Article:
colorful treasure chest

Words are a Treasure

By Alvin Stenzil

“Words are a treasure.   I treasure words.”

I learned to love words at an early age.  My parents were teachers and counselors.  They understood the power of words.  They understood words could heal, or they could kill.

That was more than I could understand at that time. But I could sense the magic that words held.

What I was able to understand was that words . . . any words . . . simple words . . . could hold an unlimited different number of meanings, and therefore, different powers, depending not on who was speaking them, but on who was listening.

What I was able to understand was that it was far too blindly self-serving to imagine that what I “meant” by a collection of words was what they would mean to others.  As a result, I learned to hear my words, before they were spoken, in the ears of many, many others. 

Certainly, at first, I was limited by my life experiences.  I didn’t understand enough “others” to predict the many ways they might “hear” me based on their own lives.  Still, I could tell that if, as my words formed in my mind, I could hear them apart from my own meaning, I could often realize that what I meant was unlikely to be heard in that way by their target.

Fortunately, I was blessed with such a quick evaluative capability that it felt I could usually imagine many possible interpretations of what I was about to say, even while the words were forming.  I could easily choose to say nothing, and with practice, I found I could use different words in the middle of a sentence than had been planned when the sentence began. 

And what benefit have I drawn from such realizations?  Well, certainly I offend others less than may have occurred otherwise.  But, more to my liking, I believe that I usually choose words that suggest, rather than define.  I choose words that lift up, rather than push down.  I choose words that, once they leave my lips, are no longer mine, but belong to the listener.

Like the little hanging steel balls that when hit from one side do not even move, but simply impart momentum to those beyond, not only are my words not mine to own, but they are simply meant to offer forward.  My only need is to give them good benediction as they pass through me, and as they vanish from my limited, and temporary, human senses.


Alvin Stenzel

Alvin Stenzel is a retired CPA living in The Villages, Florida.  He spent most of his life working in the DC area and living in suburban Maryland.  He is the author of several motivational books, as well as poems and articles for newspapers and magazines.  His most recent book is his first novel, The Crystal Pond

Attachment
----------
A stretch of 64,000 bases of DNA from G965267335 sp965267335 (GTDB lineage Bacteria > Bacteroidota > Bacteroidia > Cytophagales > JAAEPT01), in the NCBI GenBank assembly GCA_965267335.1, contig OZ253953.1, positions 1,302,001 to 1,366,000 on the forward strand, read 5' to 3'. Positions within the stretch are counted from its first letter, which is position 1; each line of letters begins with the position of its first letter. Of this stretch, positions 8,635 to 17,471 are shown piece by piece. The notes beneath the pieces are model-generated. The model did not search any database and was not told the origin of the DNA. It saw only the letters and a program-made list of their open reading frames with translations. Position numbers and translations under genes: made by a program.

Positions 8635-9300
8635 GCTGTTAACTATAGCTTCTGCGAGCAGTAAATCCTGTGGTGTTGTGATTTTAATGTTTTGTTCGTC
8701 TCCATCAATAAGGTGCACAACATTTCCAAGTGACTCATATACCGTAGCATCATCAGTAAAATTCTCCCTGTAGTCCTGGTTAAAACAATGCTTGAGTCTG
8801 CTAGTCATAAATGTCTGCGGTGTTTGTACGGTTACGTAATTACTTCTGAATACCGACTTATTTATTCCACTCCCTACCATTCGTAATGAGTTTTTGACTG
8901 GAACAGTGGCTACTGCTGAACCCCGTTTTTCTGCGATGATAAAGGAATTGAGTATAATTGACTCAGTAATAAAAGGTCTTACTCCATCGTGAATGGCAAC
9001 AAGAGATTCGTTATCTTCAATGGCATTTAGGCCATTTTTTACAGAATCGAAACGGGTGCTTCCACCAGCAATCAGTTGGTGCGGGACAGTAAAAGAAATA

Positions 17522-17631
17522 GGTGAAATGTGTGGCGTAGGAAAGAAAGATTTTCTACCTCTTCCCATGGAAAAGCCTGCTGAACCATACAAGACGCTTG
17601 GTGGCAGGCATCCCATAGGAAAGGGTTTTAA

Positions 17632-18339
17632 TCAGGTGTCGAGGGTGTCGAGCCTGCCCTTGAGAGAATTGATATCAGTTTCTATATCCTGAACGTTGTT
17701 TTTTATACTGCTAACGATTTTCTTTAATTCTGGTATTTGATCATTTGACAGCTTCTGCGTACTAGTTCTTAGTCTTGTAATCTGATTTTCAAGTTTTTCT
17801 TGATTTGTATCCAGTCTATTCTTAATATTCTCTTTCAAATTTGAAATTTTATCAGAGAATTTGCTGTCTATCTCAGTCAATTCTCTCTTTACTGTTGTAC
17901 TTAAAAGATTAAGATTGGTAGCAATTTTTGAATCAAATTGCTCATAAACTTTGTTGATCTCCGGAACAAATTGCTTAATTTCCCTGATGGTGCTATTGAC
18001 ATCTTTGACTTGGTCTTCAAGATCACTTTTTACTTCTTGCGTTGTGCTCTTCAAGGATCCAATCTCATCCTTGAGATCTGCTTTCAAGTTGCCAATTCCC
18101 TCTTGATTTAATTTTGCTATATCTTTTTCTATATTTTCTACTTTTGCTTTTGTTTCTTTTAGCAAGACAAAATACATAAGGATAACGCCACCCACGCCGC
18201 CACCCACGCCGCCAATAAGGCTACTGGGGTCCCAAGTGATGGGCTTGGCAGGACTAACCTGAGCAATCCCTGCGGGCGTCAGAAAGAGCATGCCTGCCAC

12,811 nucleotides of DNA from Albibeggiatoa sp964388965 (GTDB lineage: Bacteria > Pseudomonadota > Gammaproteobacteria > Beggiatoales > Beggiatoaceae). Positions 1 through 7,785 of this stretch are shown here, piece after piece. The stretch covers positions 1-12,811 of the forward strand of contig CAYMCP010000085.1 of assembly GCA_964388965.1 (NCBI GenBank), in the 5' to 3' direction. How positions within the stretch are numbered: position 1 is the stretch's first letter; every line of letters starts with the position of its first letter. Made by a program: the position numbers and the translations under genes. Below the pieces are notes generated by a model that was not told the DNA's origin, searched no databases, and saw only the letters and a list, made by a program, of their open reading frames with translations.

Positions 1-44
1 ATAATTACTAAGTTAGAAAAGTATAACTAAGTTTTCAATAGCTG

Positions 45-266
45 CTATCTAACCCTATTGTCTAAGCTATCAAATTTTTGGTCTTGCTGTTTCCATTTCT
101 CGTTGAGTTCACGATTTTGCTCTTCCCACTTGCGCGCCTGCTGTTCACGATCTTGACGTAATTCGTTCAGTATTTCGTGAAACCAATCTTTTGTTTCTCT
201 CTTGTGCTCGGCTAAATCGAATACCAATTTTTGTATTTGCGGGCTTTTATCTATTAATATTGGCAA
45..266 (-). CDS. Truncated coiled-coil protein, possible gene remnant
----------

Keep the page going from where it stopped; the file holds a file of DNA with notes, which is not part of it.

6 thoughts on “Words are a Treasure”

  1. Marsha+Shearer

    Your “words” really, really, REALLY got me thinking. Writers, especially, have to choose words carefully. A single word often has more than one accurate meaning—that’s bad enough—then add the readers interpretations, and what you wrote and they understood are as different as night and day. In face-to-face communication, the listener has the opportunity to ask what you meant and you can correct or refine. On this, hopefully, all writers can agree: no words should be banned.


  2. Linda Lee Keenan

    So obvious that the author of this lovely essay treasures words. We need more treasured words in our world. Words and phrases like “the power of words” “simple words” “the magic that words hold” “fortunately I was blessed” “simply meant to offer forward” “words belong to the listener.” These treasured words are an insightful and positive antidote for so many challenges we face today. I hear a call to action . . . for free treasures, share this essay with your email list and post it on social media outlets.

  3. Manijeh Badiozamani

    What a beautiful piece! Yes, words do have power, and in any situation, it is “how you word it.”

  4. Good article to ponder. You were blessed with good instruction early on.
    Written words are one thing but spoken words are another.
    One thing you didn’t write was that it’s not only what you say, but how you say it, especially when speaking to a child or someone who is less educated or in a lower socially economic standing than you.

  5. Oh, oh, oh.
    You have me thinking back, way back.
    At the time of course, I didn’t think too much of it.
    That words are hard to take back. Kind of like time.
    Care not to say something that cannot be deleted from a memory.
    So, so, so
    It’s a hard habit to break. I still fail, but not as often. The cost has not been small. It’s been large.
    Feelings get hurt. Apologies help sometimes, but the stain remains.
    Silence helps on occasion, something I have a hard time with.
    Yet, so many times, a word would have made the difference, fixed it, abated, ameliorated. If only I had….
    But, but, but
    don’t forget the times, there are many, now, as I remember—— when I found the words, the word, the inflection, tone, hint, pause, look—- that made a difference, impacted, changed, averted, calmed, soothed, loved.
    Can’t take back, good and not so good.

  6. Dr Rosie Klein

    I will be speaking on The Fruit of The Spirit on March 16th. I am making the point that the words we speak can sow and grow our faith. Words in and of themselves are not magical to me or my magician husband, but they serve as inspiration to the listener!

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